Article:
Accra, Sept. 11, GNA - It sounds like a dream that our cherished idol and role model is now no more.
Some eleven years ago in 2007, when the first elected Chancellor, Oyeeman Wereko Ampem was long gone, Legon was challenged to produce a successor. I was the Vice-Chancellor at the time, assisted by Professor Kwesi Yankah as Pro-Vice-Chancellor and Registrar Teddy Konu. The following year 2008, was also going to be the 60th Anniversary of the University’s founding and we could not celebrate it without a chancellor in place.
After weeks of careful deliberations, the lot fell on that cool affable gentleman of international repute, who had just retired from his duties as Secretary General of UN. The plan was to have Mr. Kofi Annan’s good friend, Mrs. Chinery-Hesse, a member of Council, to introduce him to us at an arranged dinner. Whereas at the time we were expecting to encounter an imposing presence, we were pleasantly surprised to meet that evening, an extremely humble personality, dressed in simple slacks, and a patterned short-sleeved shirt, with absolutely no airs about him.
On Monday, 11th August, 2008 Kofi Annan was invested as Chancellor of this University in this very Great Hall at a colourful ceremony, and sworn in by H E John Agyekum Kufuor, the then President of the Republic.
Knowing Mr Annan’s heavy schedule and his unavailability for a greater part of each year, we would all congregate at his residence at the Airport Residential Area whenever he returned home, and briefed him about events that had transpired in his absence. He would in turn take us through some of his experiences around the world, in his now vintage clear articulation of the Queen’s English. On one such occasion early 2009, we were in the process of appointing a director of finance at a time all university councils had been dissolved, leaving us in a fix. After listening, he simply waved acceptance, “Go ahead and hire Phil Mandy.”
Soon Uncle Kofi as we called him, took upon himself the matter of fund raising for a University in dire need of funds, to support our budget. When he then asked me of specific areas he could be of help, I pointed to certain areas within the Report of International Visitation Panel, which had been instituted to review the University’s standards in academia, and infrastructure, and make relevant recommendations. The Chancellor took a copy of the Report along with him to Geneva, and subsequently asked me to speak with the President of Carnegie Corporation of New York, Vartan Gregorian, which I promptly did. The outcomes of it all:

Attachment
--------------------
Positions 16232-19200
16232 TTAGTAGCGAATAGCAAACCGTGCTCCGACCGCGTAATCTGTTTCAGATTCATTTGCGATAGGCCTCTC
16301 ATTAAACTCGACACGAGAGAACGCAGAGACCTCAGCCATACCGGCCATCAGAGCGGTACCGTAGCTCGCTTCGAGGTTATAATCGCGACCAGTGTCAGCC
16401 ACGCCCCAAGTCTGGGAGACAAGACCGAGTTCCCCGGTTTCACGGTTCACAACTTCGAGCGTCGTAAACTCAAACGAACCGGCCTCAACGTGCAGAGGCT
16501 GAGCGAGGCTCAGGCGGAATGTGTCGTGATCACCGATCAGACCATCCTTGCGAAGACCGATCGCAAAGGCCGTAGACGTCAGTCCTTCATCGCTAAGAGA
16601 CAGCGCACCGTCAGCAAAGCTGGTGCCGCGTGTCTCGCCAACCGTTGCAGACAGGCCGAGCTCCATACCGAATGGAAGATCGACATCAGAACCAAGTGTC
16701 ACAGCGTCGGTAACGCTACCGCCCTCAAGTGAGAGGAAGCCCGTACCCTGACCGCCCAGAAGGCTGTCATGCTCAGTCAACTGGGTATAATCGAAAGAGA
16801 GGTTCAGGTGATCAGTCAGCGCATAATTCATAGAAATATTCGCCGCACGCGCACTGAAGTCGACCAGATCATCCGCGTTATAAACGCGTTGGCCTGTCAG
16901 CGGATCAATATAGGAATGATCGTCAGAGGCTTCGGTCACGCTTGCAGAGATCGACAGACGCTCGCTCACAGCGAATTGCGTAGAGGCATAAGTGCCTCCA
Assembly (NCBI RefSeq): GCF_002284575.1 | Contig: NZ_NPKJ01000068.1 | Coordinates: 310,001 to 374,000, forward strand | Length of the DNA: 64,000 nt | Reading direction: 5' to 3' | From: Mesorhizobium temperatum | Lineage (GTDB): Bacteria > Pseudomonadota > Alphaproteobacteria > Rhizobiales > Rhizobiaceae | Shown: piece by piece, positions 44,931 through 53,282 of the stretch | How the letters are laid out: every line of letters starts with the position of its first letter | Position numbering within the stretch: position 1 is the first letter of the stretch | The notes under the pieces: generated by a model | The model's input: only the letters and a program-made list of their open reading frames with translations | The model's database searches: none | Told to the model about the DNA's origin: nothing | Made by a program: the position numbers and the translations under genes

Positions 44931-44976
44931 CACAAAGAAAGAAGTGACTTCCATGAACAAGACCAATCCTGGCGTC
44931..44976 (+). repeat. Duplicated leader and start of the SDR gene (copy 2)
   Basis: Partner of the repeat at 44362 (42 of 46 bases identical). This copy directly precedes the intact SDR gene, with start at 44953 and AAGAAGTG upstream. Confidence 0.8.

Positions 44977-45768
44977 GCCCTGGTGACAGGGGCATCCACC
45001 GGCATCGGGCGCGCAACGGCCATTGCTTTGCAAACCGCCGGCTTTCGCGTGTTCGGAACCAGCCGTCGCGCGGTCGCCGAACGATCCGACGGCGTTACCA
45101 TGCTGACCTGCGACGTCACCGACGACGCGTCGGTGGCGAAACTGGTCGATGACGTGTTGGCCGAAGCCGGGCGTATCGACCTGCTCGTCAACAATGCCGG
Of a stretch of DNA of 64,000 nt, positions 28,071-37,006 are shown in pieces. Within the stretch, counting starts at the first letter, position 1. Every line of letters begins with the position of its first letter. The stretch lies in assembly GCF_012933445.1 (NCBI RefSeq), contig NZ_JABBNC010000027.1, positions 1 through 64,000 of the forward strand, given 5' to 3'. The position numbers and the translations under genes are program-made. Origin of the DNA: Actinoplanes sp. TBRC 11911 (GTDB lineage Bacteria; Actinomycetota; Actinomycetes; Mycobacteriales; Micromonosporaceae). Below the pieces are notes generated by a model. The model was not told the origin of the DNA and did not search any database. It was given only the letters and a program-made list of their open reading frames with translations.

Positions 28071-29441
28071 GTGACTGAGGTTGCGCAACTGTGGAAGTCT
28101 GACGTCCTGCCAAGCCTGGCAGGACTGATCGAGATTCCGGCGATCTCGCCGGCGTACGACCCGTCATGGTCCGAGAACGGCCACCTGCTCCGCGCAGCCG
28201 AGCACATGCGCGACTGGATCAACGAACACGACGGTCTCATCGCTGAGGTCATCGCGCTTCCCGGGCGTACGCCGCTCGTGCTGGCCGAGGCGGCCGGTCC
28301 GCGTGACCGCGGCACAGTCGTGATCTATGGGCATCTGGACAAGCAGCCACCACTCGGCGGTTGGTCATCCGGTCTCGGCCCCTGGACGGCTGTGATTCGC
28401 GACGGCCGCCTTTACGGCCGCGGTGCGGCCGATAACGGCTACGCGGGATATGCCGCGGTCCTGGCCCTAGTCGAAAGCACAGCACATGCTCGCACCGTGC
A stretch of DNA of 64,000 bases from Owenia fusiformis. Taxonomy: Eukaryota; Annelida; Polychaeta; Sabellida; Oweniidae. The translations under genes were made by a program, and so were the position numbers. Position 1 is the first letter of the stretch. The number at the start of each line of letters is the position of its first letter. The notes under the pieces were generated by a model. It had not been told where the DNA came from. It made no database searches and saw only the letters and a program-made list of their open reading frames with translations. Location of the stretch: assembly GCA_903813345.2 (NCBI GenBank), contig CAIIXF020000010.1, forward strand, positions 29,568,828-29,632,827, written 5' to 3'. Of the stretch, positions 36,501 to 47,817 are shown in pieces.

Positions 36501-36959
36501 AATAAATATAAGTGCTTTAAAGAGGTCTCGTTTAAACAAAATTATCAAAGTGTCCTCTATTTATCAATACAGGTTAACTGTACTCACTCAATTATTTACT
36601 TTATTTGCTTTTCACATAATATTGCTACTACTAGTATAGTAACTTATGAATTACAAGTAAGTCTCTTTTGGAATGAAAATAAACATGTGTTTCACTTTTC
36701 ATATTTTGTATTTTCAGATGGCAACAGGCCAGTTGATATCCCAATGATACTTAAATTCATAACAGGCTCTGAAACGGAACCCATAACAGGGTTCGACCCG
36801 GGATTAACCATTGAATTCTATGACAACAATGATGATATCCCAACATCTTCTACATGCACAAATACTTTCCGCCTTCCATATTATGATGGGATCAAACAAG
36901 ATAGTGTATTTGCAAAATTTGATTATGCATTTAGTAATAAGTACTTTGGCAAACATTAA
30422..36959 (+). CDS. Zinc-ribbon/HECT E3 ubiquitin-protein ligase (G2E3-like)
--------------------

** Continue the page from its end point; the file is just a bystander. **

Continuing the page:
* Carnegie sent Claudia Fritelli to discuss details and eventually accepted a proposal to fund a review of the course/credit system and the structure of the undergraduate curriculum at a cost of US$200,000.00.
* Carnegie also later funded the Balme Library, including the establishment and equipping of the Research Commons for postgraduate training costing US$2 million.
* Also the Next Generation of Academics project managed by Professor Yaa Ntiamoa-Baidu started with a Carnegie grant of US$1.8 million.
His name also brought the University to the attention of George Soros’ Open Society Foundations, which subsequently funded a climate change project with US$1.6 million.
As Chairman of the Board of the Alliance for a Green Revolution in Africa (AGRA), Mr. Annan visited WACCI before his appointment as Chancellor. AGRA had provided the funds for establishment of WACCI in 2007. His visit gave further visibility to the Centre which easily won a phase 2 grant of US$5.2 million from AGRA.
Kofi was an affable personality, and full of humour. During one of our conversations, he narrated an incident at the reception of the AU office in Addis. An Army General, heavily laden with medals, arrived majestically at the entrance. Kofi whispered in the ears of another diplomat. “Look at him, they think they are the only patriots; we diplomats also die for our countries. While they die for their countries by fighting, we diplomats die for our countries through our livers,” in apparent reference to the drinking bouts at the numerous receptions and cocktails in the course of their official duties.
But I also recall his love for music and dancing. At a reception held for him at the forecourt of the Great Hall, on one of his visits, he originally appeared in suit, but as the music got the better of him, Kofi said, ‘must I be in this?’ pointing to the tie and jacket. The answer was obvious. Swiftly, the two items were removed and flung over the back of a chair. Kofi Annan was soon on the floor with his dear wife Nane, shuffling feet and twisting to the good old school music by Sam Cooke in ‘Twisting the Night away.’
Kofi Annan’s chancellorship lent the University great visibility whose benefits the University richly harvested.
Those of us who worked with him in his early years as Chancellor, (2008-2010), feel most honoured to have seen the best of a great diplomat at the University.
We will forever miss the global icon, Kofi Annan.
May he have eternal rest in the bosom of the Lord.